Bailey said she pushed herself to visit extended family on Thanksgiving, a month after Joe died, and “I remember it was awful. I didn’t want to go, but I forced myself to go.”

“During Christmas time that year, I didn’t want to put up decorations or anything, but my husband (Ray, Joe’s stepfather) did because we had three other kids and felt we had to,” Bailey said.

Her first husband and Joe’s father, Lynn, died in 2002. Both her parents were in the hospital for Christmas, and while it was hard, it was a good excuse not to celebrate.

“It was a relief to not have to have a big party with the whole family that Christmas,” said Bailey.

When it’s been years since a loved one passed away, the holidays can bring back emotional memories and take people back to a place of intense grief. And sadly, Humphries said, some people try to rush others into their grief by saying things like “Aren’t you over it yet?”

“Can you imagine someone saying that to you? ‘Get over it.’…People need to realize, and most people don’t until it happens to them, we need to be open to other people’s pain and make people mourn,” she said.

Make a plan

There is no requirement that holidays be merry or celebrated. But the reality of other people celebrating cannot be avoided.

Kathy Kordsmeier, director of Beacon of Hope Ministry at St. Joseph Church in Conway, said it’s important to respect a grieving person who may not want to participate in celebrations or holiday traditions.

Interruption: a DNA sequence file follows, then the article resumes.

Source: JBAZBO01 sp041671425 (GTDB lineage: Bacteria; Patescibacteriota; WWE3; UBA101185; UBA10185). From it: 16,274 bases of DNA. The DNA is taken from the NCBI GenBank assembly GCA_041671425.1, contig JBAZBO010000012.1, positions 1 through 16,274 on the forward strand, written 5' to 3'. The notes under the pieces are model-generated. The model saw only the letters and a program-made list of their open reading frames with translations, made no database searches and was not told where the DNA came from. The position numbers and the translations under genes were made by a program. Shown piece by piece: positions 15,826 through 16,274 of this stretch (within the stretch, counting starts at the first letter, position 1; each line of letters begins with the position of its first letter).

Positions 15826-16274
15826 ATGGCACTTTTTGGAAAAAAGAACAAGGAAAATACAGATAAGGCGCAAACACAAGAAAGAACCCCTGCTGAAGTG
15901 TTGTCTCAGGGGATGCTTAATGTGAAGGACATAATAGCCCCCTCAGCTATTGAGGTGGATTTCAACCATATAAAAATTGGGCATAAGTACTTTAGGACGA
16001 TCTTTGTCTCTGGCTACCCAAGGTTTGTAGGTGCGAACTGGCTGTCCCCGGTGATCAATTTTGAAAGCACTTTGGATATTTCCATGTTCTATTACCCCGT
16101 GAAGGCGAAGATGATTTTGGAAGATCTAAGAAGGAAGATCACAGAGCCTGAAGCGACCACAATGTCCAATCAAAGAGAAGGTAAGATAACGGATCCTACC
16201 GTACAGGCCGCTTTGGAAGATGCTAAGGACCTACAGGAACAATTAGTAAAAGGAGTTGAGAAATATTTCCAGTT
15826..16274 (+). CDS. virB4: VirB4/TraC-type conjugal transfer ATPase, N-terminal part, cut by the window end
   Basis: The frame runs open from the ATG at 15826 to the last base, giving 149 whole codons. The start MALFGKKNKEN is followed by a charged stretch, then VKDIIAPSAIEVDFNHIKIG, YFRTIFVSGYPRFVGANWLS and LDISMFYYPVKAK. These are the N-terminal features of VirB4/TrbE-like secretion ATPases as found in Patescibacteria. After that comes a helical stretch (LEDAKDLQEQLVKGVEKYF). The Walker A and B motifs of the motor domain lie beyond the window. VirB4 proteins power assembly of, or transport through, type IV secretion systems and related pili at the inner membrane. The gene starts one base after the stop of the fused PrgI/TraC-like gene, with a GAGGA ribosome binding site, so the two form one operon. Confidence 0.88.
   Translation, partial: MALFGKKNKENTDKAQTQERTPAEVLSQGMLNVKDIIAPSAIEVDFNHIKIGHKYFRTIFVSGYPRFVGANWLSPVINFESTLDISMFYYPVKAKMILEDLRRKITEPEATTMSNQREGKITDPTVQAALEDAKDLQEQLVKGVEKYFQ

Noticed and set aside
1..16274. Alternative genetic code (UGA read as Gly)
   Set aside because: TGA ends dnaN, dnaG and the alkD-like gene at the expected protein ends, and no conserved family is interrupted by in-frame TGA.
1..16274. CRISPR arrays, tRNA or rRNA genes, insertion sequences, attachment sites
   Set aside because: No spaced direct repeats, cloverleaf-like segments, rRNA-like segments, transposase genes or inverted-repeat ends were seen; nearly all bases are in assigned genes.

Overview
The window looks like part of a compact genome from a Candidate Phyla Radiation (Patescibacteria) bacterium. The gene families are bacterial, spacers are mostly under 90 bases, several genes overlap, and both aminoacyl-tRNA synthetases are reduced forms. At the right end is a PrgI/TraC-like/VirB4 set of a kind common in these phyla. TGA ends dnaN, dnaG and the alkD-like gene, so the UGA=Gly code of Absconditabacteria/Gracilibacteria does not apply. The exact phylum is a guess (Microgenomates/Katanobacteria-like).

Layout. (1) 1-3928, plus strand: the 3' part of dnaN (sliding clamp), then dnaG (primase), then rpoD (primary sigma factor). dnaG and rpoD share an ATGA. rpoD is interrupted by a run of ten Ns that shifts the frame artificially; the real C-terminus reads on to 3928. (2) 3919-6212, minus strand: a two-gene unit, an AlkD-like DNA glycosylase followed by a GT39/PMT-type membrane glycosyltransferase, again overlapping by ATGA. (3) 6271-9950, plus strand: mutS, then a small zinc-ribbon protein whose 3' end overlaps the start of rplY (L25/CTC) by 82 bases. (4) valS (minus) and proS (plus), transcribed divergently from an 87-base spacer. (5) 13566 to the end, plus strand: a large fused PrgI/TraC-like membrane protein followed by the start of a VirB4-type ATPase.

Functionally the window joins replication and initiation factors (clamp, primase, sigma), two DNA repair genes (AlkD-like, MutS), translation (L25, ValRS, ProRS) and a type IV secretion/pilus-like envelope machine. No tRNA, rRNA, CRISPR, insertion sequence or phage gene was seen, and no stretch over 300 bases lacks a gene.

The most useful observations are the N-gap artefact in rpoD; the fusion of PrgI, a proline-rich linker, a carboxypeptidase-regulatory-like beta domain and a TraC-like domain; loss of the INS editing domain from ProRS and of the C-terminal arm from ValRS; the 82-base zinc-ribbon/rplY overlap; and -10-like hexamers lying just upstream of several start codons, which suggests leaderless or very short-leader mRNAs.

“Compare it to someone who is sick and not in the best of health. They may not be able to do the things they normally would around the holidays,” Kordsmeier said.

Bailey agreed, saying that some days they could “barely get out of bed” after Joe died.

“Do your best, especially the first six months or so, because you’re in a total, absolute fog. You just survive as best you can and do what feels right for you,” Bailey said.

It’s important to avoid unhealthy coping habits, such as drinking too much or using drugs, to numb the pain, Humphries said. A person need not be bound by holiday traditions.

“You can completely change – wrap up and go somewhere else. So you don’t have to sit at the table and look at that empty chair. Or sit in front of the Christmas tree and remember that you unwrapped the presents,” she said. “You have to have a plan for the entire vacation.”